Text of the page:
Is government letting dollar weaken?
Treasury Secretary Timothy Geithner testifies during a House Financial Services Committee hearing on Capitol Hill in Washington, D.C. about financial regulatory reform.
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KAI RYSSDAL: Traders voted with their wallets on B of A today. Shares were off 5 percent. The dollar, meanwhile, picked up a little bit of ground from its recent run of bad luck. Over the longer term, though, the greenback's still down as low as it's been in more than a year. Treasury Secretary Timothy Geithner was out talking up the importance of a strong dollar today. Yesterday, it was top White House advisor Larry Summers' turn. But people who deal in the currency markets say it's pretty obvious the White House is saying one thing, but doing another.
Here's our senior business correspondent Bob Moon.
Bob Moon: Just how sincere are these repeated assertions of support for a strong dollar? Senior currency strategist Richard Franulovich chose his words carefully today when I reached him at Westpac Banking Corp.
Richard Franulovich: I would say that, for some time now, that's regarded as being empty rhetoric -- that there's not much backing it.
At Merk Investments, chief investment officer Axel Merk's reaction was more blunt.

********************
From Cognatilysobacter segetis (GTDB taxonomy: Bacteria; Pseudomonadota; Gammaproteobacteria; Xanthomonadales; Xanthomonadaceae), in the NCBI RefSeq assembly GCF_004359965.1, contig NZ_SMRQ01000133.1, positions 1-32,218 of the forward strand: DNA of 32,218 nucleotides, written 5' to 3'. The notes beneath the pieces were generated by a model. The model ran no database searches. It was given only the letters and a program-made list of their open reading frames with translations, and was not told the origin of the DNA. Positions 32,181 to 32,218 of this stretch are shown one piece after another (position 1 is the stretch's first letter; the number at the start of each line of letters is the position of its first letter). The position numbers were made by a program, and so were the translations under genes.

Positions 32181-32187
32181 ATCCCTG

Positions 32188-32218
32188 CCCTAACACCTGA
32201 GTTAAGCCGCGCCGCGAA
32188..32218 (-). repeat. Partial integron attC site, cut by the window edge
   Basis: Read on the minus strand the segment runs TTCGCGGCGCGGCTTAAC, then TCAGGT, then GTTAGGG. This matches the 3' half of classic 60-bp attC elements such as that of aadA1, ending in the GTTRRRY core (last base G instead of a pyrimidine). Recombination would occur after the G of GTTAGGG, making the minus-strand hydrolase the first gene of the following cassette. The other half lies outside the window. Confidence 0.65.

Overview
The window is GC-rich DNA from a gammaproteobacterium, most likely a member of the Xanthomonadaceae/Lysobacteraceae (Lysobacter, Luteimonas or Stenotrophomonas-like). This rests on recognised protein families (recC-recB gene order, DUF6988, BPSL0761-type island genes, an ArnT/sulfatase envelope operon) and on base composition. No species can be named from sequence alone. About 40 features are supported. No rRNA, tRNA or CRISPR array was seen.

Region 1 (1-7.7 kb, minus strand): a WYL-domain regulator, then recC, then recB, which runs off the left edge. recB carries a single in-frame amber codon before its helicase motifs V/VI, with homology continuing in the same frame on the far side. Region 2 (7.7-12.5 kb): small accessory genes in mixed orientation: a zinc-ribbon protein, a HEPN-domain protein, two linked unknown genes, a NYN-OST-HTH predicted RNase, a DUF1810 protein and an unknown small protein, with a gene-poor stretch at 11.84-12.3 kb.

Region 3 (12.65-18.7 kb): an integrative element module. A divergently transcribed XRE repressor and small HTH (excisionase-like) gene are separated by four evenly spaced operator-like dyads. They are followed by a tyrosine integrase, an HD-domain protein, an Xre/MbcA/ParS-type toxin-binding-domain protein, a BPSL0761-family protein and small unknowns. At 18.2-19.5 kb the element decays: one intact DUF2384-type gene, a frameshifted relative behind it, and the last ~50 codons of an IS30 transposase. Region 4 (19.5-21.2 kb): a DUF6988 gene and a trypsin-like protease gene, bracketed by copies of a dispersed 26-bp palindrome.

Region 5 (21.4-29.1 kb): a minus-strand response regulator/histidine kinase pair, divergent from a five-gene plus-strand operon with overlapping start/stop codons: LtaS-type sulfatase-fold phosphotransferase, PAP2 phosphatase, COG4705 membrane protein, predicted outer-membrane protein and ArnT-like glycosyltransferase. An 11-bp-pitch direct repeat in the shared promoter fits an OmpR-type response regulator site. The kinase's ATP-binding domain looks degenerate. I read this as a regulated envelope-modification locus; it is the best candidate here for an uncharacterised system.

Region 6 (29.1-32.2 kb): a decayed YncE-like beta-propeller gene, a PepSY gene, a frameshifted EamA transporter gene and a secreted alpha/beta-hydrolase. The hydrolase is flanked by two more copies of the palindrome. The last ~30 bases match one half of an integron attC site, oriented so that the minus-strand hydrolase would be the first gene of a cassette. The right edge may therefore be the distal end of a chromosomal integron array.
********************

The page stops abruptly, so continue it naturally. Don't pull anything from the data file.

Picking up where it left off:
Axel Merk: It's a farce these days. Everybody's laughing about it when he says that.
Merk says the administration is showing no real interest in propping up the dollar.
Merk: You have to back it up with policies that foster savings and investment. You do not back it up by printing trillions of dollars, by having enormous fiscal deficits.
Why would the government be quietly allowing the dollar to weaken? For one thing, it may be the simplest route to a recovery, if it makes our goods cheaper to sell abroad.
David Heuther is chief economist for the National Association of Manufacturers.
David Heuther: A more competitive dollar, where a dollar is not overvalued, in combination with a recovering global economy, allows U.S. manufacturers to take advantage of markets overseas and export our products. And it's important for manufacturers, because about a quarter of what is made in the United States is exported overseas.
Investment adviser Axel Merk wonders if the government might be intentionally trying to use a little inflation to artificially boost home prices and jolt the economy.
Merk: It punishes anybody who is saving and encourages anybody who is speculating and is highly in debt. If that's what you want as a policy maker, by all means pursue it, but then be frank about it.
But others say officials aren't about to shout that from the rooftops, because doing so could risk causing the dollar to crash.
I'm Bob Moon for Marketplace.